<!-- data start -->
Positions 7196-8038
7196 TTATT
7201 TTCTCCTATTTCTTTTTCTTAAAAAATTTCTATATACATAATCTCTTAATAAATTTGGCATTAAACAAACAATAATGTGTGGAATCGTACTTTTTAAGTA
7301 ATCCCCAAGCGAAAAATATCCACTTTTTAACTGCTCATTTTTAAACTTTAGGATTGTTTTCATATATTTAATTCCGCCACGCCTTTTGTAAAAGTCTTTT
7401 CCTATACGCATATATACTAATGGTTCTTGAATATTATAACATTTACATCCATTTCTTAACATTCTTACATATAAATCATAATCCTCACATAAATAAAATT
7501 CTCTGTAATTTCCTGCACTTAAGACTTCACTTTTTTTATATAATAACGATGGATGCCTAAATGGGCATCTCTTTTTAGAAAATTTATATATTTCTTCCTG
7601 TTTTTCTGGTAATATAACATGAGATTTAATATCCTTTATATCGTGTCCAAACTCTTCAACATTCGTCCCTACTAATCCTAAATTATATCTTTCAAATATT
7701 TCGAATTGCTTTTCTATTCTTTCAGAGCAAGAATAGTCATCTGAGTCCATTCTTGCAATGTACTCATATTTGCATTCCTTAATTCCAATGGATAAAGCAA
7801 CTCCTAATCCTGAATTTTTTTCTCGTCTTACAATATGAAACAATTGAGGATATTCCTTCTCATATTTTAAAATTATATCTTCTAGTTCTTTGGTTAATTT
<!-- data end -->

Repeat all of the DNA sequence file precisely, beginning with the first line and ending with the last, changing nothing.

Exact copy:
Positions 7196-8038
7196 TTATT
7201 TTCTCCTATTTCTTTTTCTTAAAAAATTTCTATATACATAATCTCTTAATAAATTTGGCATTAAACAAACAATAATGTGTGGAATCGTACTTTTTAAGTA
7301 ATCCCCAAGCGAAAAATATCCACTTTTTAACTGCTCATTTTTAAACTTTAGGATTGTTTTCATATATTTAATTCCGCCACGCCTTTTGTAAAAGTCTTTT
7401 CCTATACGCATATATACTAATGGTTCTTGAATATTATAACATTTACATCCATTTCTTAACATTCTTACATATAAATCATAATCCTCACATAAATAAAATT
7501 CTCTGTAATTTCCTGCACTTAAGACTTCACTTTTTTTATATAATAACGATGGATGCCTAAATGGGCATCTCTTTTTAGAAAATTTATATATTTCTTCCTG
7601 TTTTTCTGGTAATATAACATGAGATTTAATATCCTTTATATCGTGTCCAAACTCTTCAACATTCGTCCCTACTAATCCTAAATTATATCTTTCAAATATT
7701 TCGAATTGCTTTTCTATTCTTTCAGAGCAAGAATAGTCATCTGAGTCCATTCTTGCAATGTACTCATATTTGCATTCCTTAATTCCAATGGATAAAGCAA
7801 CTCCTAATCCTGAATTTTTTTCTCGTCTTACAATATGAAACAATTGAGGATATTCCTTCTCATATTTTAAAATTATATCTTCTAGTTCTTTGGTTAATTT